Landscape Architects, Environmental Advocates
By Dan Morrell
As a graduate student in the early 1990s, Charles Waldheim noticed a clear divide among some of his peers in the field of architecture. His North American colleagues were studying European cities to better understand the form and history of the American city. “But the Europeans looking at American cities were very different. Almost all of them said that to understand the American city, you really had to understand landscape.”
The idea of treating landscape as a medium for understanding and designing cities intrigued Waldheim, the Irving professor of landscape architecture and chair of the department of Landscape Architecture at Harvard’s Graduate School of Design. “Most of our models in the field and most of our theories in the literature assumed that you get a city by piling up buildings next to each other,” he says. But Waldheim found this building-first mindset to be no longer culturally relevant, and instead concluded that landscape considerations should be given more prominence in city-building.
In recent years, he has noticed an increase in projects that begin not with the traditional planning and urban design phases, but with the hiring of a landscape architect. In this new approach—termed “landscape urbanism”—the landscape architect “is really shaping what the city will look like.”
Waldheim says one of the reasons that landscape architects have become so essential is their unique toolkit. A design professional who is comfortable working with complex, non-linear problems in a high-pressure design culture and who also possesses a background in ecological and environmental science is increasingly relevant to market needs. Architects also occupy a privileged position in the design process that allows them to actively address environmental concerns. “The field of landscape architecture trained a generation to really be environmental advocates, and that was a great success. But even if we know all the science, if we don’t have the ability to intervene or have an economy that wants to apply that knowledge, then the natural science advocate is at a loss. Whereas the design professional has access to these problems, because they are invited into situations that they can help to address or ameliorate.”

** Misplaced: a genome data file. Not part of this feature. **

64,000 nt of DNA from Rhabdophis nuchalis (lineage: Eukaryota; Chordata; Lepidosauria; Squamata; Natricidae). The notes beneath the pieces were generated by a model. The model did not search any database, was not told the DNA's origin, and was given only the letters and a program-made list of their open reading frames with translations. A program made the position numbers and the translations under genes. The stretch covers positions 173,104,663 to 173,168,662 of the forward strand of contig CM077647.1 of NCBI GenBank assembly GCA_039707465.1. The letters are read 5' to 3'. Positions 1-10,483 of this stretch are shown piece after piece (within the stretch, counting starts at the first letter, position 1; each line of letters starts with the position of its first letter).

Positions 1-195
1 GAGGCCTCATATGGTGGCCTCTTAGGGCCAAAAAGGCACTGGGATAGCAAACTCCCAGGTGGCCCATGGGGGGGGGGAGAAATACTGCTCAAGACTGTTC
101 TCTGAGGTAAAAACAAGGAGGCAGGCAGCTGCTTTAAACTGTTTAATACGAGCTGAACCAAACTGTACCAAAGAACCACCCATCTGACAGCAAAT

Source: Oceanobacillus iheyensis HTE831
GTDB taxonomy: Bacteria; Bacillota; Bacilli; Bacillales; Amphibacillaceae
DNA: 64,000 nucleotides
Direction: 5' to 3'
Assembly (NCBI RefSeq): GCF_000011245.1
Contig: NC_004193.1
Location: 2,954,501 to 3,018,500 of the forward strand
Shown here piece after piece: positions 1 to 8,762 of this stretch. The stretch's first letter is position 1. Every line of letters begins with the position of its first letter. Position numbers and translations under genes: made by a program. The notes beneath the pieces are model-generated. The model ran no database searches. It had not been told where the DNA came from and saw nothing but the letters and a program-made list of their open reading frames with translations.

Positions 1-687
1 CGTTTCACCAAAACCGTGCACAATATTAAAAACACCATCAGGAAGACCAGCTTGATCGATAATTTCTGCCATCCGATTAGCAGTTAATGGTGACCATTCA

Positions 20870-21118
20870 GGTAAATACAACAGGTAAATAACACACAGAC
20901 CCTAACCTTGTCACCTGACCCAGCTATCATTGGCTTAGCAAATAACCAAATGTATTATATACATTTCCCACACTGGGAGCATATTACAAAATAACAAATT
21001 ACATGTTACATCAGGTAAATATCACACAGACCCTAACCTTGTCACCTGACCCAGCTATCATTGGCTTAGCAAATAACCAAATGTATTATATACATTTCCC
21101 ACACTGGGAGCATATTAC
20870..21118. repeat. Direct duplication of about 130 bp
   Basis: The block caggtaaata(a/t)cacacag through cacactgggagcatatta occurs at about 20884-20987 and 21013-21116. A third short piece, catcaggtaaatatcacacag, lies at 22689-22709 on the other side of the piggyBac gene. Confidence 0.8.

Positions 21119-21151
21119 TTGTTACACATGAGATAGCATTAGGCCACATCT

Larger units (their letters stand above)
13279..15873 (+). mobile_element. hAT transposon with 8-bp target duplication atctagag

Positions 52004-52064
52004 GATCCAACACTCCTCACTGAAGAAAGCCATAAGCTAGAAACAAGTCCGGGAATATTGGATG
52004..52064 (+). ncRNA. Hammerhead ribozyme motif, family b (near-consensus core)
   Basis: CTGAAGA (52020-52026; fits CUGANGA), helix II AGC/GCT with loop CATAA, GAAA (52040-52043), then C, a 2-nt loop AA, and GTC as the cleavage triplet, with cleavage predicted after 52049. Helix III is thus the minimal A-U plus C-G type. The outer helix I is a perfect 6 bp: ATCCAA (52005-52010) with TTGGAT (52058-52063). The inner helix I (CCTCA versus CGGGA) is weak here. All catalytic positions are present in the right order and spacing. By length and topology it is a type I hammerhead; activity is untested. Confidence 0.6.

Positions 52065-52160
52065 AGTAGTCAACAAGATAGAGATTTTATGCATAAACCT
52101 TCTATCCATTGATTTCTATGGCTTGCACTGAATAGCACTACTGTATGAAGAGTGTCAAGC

While Waldheim notes that this scientific understanding of environmental impacts is essential, he also sees important lessons in the systems at work in the natural world. “The study of nature provides a cultural model or a metaphor. It’s not simply ensuring that buildings will emit less carbon or use less energy, it’s the idea that the natural world provides this complex self-regulating and responsive model. And increasingly, there is a cohort within architecture that imagines that architecture can be responsive in the way that natural environments are responsive.”
This article originally appeared in the Fall/Winter 2011 issue of Environment@Harvard.